In this work, what appears to be sheets of notebook paper is actually cotton muslin fabric that I have hand painted to look like notebook paper. This action, to recreate a banal object in a time consuming and meticulous manner, is a process that utilizes trompe l’oeil as a way to deceive the eye and hide in plain sight. These paintings of notebook paper are merely a substrate without words, filled with blank space meant for communication. Their emptiness is stark and merely a facade, holding the words under the surface. Many of these pieces have snippets of memories written in graphite directly onto the naked fabric before they are painted. These hidden truths lie under the surface, only to reveal themselves under close inspection. It is this internal truth that is in conflict with the quiet, empty surface that presents itself to the world.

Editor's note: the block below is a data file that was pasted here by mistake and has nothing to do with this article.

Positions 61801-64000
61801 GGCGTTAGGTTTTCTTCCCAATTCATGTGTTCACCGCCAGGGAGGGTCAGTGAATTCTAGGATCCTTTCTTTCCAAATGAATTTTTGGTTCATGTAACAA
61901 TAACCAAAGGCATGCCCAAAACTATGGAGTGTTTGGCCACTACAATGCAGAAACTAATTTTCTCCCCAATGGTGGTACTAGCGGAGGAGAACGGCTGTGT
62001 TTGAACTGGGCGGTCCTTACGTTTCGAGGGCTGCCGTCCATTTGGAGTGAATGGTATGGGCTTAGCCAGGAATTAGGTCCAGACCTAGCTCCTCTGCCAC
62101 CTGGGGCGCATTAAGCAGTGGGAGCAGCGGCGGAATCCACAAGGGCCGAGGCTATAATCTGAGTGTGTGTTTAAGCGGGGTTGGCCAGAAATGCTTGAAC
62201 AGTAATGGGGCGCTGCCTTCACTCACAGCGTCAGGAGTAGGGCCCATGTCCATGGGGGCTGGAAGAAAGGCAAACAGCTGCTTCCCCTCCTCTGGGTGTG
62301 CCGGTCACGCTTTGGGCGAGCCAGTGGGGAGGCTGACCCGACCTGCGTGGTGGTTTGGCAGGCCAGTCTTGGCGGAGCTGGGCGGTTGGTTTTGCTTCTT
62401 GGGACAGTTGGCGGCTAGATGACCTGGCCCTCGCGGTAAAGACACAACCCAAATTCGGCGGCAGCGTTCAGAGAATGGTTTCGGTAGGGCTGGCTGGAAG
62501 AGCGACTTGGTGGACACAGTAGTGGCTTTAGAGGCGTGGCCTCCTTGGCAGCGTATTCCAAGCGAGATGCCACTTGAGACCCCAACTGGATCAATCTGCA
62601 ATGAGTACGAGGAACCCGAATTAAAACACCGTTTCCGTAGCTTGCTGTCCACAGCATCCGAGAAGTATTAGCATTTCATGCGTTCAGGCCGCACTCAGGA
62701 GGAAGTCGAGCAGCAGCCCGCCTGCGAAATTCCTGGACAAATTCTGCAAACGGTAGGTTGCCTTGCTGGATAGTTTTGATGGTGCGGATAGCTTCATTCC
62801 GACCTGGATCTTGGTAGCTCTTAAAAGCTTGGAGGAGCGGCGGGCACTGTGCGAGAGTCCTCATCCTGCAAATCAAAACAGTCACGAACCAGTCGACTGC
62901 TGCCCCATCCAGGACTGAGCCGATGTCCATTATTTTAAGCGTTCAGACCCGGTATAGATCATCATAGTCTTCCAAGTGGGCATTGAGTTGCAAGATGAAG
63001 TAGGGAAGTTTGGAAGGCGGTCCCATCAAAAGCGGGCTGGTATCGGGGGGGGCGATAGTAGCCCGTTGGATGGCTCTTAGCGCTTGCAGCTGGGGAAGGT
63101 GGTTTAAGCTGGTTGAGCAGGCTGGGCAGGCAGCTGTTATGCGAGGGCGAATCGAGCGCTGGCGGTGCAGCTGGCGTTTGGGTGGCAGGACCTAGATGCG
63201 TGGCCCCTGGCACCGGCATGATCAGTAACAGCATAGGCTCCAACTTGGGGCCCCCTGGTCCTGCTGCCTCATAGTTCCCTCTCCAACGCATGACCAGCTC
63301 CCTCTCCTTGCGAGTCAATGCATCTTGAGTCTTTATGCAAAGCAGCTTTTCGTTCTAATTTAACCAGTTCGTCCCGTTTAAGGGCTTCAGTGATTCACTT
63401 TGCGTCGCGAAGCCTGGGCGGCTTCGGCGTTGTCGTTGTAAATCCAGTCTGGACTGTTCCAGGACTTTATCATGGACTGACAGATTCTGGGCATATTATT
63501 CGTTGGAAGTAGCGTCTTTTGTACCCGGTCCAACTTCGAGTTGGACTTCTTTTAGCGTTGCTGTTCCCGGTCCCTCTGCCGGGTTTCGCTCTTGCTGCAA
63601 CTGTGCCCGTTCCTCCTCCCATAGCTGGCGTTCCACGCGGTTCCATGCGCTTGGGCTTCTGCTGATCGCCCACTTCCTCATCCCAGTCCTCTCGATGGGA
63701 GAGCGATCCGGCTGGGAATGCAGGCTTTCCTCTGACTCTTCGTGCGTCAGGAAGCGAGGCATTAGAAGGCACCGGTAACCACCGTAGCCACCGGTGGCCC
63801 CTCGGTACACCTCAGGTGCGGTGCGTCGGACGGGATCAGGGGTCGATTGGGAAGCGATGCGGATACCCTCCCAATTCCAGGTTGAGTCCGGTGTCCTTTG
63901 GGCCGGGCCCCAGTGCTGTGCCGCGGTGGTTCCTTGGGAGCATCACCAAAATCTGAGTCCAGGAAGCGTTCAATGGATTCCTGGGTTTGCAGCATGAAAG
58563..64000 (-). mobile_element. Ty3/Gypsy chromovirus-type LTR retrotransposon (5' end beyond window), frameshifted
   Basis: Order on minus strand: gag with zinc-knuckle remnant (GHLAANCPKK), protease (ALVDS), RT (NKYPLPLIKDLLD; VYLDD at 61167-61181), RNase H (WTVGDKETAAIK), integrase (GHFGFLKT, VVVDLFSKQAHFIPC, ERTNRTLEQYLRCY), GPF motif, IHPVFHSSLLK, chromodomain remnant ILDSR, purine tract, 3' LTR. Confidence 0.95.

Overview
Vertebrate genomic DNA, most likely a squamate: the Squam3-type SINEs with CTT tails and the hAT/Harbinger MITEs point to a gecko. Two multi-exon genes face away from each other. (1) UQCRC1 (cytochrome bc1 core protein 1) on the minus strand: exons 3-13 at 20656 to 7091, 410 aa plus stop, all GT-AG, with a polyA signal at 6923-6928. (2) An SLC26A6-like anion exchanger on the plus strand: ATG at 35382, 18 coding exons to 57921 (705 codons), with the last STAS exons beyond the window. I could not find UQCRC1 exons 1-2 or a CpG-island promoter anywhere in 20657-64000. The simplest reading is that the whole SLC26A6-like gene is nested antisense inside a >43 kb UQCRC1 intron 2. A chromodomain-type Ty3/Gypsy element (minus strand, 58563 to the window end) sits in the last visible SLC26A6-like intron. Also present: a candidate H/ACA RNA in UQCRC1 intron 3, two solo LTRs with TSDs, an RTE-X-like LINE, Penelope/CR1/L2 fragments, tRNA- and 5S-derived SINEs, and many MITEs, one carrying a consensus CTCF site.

The hidden voice lives in different ways throughout this body of work. While, in some pieces the words are written under the surface or so small that it becomes illegible, in others, the language is only a suggestion, abstracted by threads. In the fabric pieces, each linen thread, snipped and unwoven warp by warp, is replaced with a new silk thread. The thread removal weakens the structure of the fabric and scars the surface, which is then replaced with a stronger fiber, rewoven into the original linen warp. The memory of trauma can leave traces on the surface of the body like scars, but most of the time it lives completely hidden, invisible under the skin. This memory of trauma lives deep in the body resurfacing as a physical reaction to recoil away from the closeness of another person. In the reactive kinetic work, I have given the painting its own autonomy, reacting to the presence of the viewer. The painted fabric “notebook paper” closes in on itself as the viewer approaches, mimicking the physical recoil that can occur with the human body. Only as the viewer moves away, will the closed painting open up again, sitting in its relaxed state on the surface of the table. Utilizing these processes and modes of making through obscuring, removing, and replacing, changes the materiality of seemingly banal objects and making strange that which should be familiar.